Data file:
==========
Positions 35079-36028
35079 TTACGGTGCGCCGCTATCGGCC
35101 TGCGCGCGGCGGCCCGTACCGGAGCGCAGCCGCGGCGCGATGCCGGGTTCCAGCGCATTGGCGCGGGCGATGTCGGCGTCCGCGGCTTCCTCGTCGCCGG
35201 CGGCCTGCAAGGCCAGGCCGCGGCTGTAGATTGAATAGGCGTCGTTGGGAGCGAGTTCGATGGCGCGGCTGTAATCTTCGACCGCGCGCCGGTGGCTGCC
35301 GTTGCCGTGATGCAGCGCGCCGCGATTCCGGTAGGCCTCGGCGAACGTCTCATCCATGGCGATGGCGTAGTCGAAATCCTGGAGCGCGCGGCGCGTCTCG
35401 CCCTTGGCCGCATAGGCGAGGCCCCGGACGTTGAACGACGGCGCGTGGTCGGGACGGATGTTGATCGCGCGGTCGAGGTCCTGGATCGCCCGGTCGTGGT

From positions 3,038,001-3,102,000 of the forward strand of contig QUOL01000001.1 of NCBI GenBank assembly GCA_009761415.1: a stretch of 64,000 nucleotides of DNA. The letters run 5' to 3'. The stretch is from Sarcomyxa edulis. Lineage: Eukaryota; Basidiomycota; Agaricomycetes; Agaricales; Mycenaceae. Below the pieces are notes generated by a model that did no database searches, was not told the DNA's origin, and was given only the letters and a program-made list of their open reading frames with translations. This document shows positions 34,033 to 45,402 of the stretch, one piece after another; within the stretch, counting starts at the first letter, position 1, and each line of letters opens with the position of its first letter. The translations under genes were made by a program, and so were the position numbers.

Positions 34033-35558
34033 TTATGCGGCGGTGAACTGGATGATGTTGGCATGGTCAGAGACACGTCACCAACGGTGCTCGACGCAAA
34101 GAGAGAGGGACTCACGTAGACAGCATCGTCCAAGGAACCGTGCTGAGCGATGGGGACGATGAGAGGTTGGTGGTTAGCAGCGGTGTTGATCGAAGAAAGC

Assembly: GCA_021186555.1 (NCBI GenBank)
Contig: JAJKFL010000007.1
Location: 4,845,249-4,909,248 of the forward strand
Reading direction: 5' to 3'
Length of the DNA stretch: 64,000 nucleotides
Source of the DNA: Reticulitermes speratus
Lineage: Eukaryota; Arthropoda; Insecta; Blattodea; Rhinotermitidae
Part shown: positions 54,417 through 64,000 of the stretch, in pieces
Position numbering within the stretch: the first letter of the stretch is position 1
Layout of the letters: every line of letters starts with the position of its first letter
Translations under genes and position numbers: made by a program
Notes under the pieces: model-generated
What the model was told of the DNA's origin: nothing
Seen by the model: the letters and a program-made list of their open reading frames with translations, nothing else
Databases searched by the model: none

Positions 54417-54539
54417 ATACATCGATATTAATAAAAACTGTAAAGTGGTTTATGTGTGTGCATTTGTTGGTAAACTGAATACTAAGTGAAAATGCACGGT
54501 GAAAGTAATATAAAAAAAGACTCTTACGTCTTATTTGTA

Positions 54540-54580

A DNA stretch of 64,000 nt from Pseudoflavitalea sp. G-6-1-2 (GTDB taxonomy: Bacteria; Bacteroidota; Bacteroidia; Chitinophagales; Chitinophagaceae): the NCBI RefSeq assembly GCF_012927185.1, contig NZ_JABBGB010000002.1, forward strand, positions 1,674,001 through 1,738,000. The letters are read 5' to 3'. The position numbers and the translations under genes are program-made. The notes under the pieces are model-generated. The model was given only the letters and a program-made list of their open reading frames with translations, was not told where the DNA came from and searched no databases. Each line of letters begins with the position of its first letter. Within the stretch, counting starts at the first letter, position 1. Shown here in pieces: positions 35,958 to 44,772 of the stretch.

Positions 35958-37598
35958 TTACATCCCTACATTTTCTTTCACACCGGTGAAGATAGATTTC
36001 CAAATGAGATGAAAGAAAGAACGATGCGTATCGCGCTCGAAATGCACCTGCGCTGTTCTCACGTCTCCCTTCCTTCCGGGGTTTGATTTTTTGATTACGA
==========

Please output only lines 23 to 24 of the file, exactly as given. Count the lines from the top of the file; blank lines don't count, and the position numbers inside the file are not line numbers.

What the model was told of the DNA's origin: nothing
Seen by the model: the letters and a program-made list of their open reading frames with translations, nothing else